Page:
How to Make Your New Voices Submission Stand Out

new voices award sealSummer is officially here, which means the Lee & Low Books award season is upon us! The New Voices Award submissions window opened on May 1st and the contest is now in its eighteenth year! If you’re an unpublished children’s book writer interested in having your picture book manuscript considered for publication, you may be wondering how to make your submission standout from the competition. Whether it’s your first time submitting or your fourteenth, this blog post will help you craft a strong cover letter and manuscript that will help your submission rise to the top of the sea of entries.

Introducing your submission with a professional and thorough cover letter is a great way to make your submission stand out. The best cover letters provide the writer’s contact information (including email address and phone number), and answer all of the criteria listed in the New Voices Award submission guidelines. At Lee & Low we are very interested in the writers who participate in our contest. We use the information provided in their cover letters to learn more about who is interested in our company, where they are from, and what communities they represent. This information helps us determine how our contest has grown over the years and highlights which demographics we need to improve our outreach toward. When writers provide these details and discuss the inspirations behind their stories in their cover letter, it helps our judging committee get a better sense of who each writer is and connect them with their manuscript.

A strong cover letter creates a positive first impression, but it’s the quality of the manuscript that determines the overall strength of the entry. Firstly, manuscripts should coincide with the Lee & Low Books mission; meaning they should be fiction, poetry, or non-fiction for children ages 5-12 and address the needs of children of color or native children by providing stories they can identify with. Stories with themes relating to gender identity, disabilities, and non-traditional family structures are also welcome. With regards to non-fiction and historical fiction, our judging committee is especially interested in lesser-known historical subjects. Some of our past New Voices Award-winning titles, including Take a Picture of Me, James VanDerZee! and Sixteen Years in Sixteen Seconds: The Sammy Lee Story, are biographies of groundbreaking figures that have not been represented in children’s literature. If history doesn’t appeal to your writing interests, don’t worry; we are just as happy to read poetry and fiction. No matter the genre, a standout manuscript will feature an interesting character and conflict at the center of a well-written story.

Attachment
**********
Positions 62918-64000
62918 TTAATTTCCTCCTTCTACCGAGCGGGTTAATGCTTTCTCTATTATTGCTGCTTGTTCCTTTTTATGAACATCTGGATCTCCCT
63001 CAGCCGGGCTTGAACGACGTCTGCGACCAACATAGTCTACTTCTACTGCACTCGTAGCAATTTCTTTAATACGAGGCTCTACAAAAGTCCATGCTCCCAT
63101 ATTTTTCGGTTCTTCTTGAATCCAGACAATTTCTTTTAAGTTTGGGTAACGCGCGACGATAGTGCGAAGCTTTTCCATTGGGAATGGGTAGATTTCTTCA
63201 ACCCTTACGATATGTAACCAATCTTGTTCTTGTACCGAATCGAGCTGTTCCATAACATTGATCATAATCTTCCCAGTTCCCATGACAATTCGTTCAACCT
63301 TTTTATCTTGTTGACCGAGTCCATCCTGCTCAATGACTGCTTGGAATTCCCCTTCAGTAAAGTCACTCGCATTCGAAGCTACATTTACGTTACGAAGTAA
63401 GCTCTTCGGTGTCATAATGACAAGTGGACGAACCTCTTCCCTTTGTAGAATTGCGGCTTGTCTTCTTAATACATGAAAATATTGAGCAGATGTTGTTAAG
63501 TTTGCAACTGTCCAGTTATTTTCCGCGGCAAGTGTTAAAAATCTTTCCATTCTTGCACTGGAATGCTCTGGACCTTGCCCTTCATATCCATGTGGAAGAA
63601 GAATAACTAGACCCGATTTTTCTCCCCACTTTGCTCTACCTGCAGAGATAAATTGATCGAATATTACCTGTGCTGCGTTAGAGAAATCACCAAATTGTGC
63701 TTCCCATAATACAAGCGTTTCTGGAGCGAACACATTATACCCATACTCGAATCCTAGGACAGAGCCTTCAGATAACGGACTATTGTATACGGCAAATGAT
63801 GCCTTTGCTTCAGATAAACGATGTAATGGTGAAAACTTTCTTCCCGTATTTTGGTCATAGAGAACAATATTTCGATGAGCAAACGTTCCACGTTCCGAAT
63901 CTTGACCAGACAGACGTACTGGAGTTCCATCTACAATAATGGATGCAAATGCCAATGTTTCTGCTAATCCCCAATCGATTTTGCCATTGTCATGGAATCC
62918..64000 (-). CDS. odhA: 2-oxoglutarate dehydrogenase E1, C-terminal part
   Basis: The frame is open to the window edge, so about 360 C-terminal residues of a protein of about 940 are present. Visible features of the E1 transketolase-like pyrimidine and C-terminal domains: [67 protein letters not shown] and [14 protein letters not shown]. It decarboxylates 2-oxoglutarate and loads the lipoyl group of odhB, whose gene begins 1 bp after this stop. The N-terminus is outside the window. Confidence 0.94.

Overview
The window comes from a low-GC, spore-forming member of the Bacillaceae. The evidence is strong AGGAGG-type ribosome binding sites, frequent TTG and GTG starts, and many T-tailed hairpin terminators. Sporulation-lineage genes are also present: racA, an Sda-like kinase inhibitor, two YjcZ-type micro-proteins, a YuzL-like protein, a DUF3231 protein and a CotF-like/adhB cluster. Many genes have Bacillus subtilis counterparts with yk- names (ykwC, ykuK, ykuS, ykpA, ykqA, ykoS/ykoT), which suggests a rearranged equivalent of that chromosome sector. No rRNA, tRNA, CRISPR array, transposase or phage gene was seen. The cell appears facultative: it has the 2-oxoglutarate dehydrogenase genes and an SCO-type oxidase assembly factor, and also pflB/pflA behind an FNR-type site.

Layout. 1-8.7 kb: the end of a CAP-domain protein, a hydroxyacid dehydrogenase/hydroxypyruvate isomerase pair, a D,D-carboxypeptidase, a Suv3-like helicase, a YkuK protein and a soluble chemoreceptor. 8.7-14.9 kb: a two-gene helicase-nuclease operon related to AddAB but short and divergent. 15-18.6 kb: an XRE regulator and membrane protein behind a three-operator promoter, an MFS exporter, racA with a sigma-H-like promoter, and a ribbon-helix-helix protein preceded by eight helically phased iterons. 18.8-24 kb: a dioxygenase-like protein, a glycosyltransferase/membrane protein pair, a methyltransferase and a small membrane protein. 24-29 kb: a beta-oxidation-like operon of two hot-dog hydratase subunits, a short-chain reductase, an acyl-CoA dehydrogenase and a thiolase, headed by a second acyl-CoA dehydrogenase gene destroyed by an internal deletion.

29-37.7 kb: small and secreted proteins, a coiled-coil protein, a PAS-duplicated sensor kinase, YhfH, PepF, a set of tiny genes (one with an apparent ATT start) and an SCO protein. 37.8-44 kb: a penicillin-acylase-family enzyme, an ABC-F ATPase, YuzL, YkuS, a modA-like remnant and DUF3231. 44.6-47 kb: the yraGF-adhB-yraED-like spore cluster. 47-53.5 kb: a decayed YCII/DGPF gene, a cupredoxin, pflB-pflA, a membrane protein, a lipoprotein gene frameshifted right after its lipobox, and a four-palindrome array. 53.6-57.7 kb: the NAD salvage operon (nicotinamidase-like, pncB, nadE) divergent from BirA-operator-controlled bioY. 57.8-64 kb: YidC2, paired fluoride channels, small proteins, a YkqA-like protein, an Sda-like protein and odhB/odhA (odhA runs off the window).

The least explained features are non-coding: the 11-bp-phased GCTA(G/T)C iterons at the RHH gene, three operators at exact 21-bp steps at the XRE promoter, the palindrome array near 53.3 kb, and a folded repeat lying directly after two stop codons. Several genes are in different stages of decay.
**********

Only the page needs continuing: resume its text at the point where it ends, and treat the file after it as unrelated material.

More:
A cover letter and manuscript are components for every contest entry but no two entries will be the same just as no two writers are. The key is to use what makes you different (your background and story) to distinguish your entry from others, and present these to the judging committee using strong writing and creativity. Well-written stories and cover letters are those that have been through the revision process and have been improved based on feedback. By sharing your connection and passion for your story in your cover letter and letting that shine through the manuscript, your New Voices submission will be a true contender!

Further Reading:
Submitting to our New Voices Award: Tips from an Editor
Interview: 2013 New Voices Award Winner Sylvia Liu
New Voices Award Winners on Revising Your Story

3 thoughts on “How to Make Your New Voices Submission Stand Out”

  1. My”Remembering Gong-Gong” is a short story that was awarded an Honorable Mention from the Pearl Buck short story contest 2017. The Writing Center hopes to publish it online in the Fall of next spring. I want to revise it to be a picture book. It will be a different genre with same theme. Will it be be considered “published” or new material? Thank you.

Comments are closed.